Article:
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Every day different for ‘master rehabber’

By Heidi Lake

Brainerd Dispatch

GARRISON, Minn. — Deb Eskedahl never knows what she’ll face when she goes to work each morning. She could be giving a puppy its first shots or performing surgery on a black bear.

Eskedahl, a veterinarian and owner of Garrison Animal Hospital, also is co-founder of the Wild and Free Wildlife Rehabilitation Program. Eskedahl is a master rehabilitator, meaning she has the needed permits to legally rehabilitate any species of animal that can be found in Minnesota, except skunks. Skunks are excluded because they run a higher risk of being rabid.

Last year, Wild and Free volunteers cared for more than 350 orphaned or injured animals, which are brought by members of the public or the state Department of Natural Resources.

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In most instances, injured animals come to Wild and Free after suffering human-related injuries — animals are shot, hit by cars or lawn mowers, birds fly into windows.

"Our motto is if someone cares enough to bring it in, we’ll feed it," said volunteer Katie Baratto.

Baratto, a third-year student at the University of Minnesota’s College of Veterinary Medicine, has worked at the Garrison Animal Hospital since she was 16. One time, someone brought in baby mice after their mother was killed in a trap. The mice died, but, Baratto said, most orphaned or injured animals brought to Wild and Free are released back into the wild when they become healthy enough.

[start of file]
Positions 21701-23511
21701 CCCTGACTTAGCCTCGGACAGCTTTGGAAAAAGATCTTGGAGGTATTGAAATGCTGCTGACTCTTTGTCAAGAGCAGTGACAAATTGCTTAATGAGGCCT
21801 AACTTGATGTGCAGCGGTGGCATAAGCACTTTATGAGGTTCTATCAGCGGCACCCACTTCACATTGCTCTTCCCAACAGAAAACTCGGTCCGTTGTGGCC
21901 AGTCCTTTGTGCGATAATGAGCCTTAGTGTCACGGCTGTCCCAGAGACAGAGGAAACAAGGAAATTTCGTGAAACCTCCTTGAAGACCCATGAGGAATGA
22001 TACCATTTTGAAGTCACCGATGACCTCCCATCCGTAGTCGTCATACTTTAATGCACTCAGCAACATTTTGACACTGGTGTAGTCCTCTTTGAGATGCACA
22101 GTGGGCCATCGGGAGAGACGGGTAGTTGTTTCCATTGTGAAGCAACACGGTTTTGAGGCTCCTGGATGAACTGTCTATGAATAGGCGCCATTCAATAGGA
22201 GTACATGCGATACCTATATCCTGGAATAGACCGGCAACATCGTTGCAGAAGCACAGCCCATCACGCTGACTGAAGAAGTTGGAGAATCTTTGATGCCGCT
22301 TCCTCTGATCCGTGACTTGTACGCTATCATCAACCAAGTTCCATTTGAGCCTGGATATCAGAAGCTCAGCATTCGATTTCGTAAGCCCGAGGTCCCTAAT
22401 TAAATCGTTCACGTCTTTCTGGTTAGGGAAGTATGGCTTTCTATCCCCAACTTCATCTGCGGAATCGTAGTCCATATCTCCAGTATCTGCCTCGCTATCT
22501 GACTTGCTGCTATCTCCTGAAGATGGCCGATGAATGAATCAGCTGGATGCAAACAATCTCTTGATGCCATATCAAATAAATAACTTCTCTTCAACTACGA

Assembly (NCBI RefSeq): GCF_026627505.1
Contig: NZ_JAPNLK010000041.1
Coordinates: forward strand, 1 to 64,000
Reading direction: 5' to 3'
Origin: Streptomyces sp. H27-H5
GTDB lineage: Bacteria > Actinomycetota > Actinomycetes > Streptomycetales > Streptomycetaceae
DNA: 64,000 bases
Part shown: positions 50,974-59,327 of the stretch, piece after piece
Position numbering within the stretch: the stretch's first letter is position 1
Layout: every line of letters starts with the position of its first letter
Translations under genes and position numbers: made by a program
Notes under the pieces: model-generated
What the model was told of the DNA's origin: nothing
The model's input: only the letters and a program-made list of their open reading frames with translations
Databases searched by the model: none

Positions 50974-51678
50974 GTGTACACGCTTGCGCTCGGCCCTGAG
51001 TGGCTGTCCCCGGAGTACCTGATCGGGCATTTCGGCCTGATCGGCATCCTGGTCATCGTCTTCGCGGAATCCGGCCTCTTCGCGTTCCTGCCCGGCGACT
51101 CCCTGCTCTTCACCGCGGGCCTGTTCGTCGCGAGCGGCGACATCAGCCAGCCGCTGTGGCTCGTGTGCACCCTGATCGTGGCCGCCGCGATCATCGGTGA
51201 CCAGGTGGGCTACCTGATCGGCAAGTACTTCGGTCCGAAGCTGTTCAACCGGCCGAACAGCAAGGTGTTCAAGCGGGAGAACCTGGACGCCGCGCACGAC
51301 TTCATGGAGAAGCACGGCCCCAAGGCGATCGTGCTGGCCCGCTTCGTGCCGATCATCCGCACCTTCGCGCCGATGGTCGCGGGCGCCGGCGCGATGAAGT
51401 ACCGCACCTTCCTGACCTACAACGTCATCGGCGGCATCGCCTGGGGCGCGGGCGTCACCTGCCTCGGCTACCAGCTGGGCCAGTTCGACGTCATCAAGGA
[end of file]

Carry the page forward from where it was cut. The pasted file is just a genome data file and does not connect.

"We let everything go," Baratto said. "We usually try to release them where they were found."

Baratto, one of about 60 Wild and Free volunteers who treat animals, plan fundraisers or do general rehab.

Baratto said it’s important to limit human contact with wild animals so they can eventually be returned to the wild and be able to care for themselves. Wild and Free volunteers use a raccoon puppet to bottle-feed baby raccoons, and a bucket with makeshift nipples is placed under a deer decoy to feed fawns.

Each year, about 10 to 15 animals aren’t able to be set free because they become too tame.

"We very rarely have problems with them letting go," Baratto said.

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Animals not able to be returned to the wild usually are sent to a zoo, or a breeding project in the case of an endangered animal.

Most animals successfully make it through the Wild and Free rehab program, but about 10 are euthanized each year.

Wild and Free is a volunteer program funded by donations. Baratto said donations are used for medicine, food and cages for animals. Last summer, an animal rehab building opened on a 10-acre plot of land near the Garrison Animal Hospital, and volunteers hope to soon get new outdoor cages for the animals.

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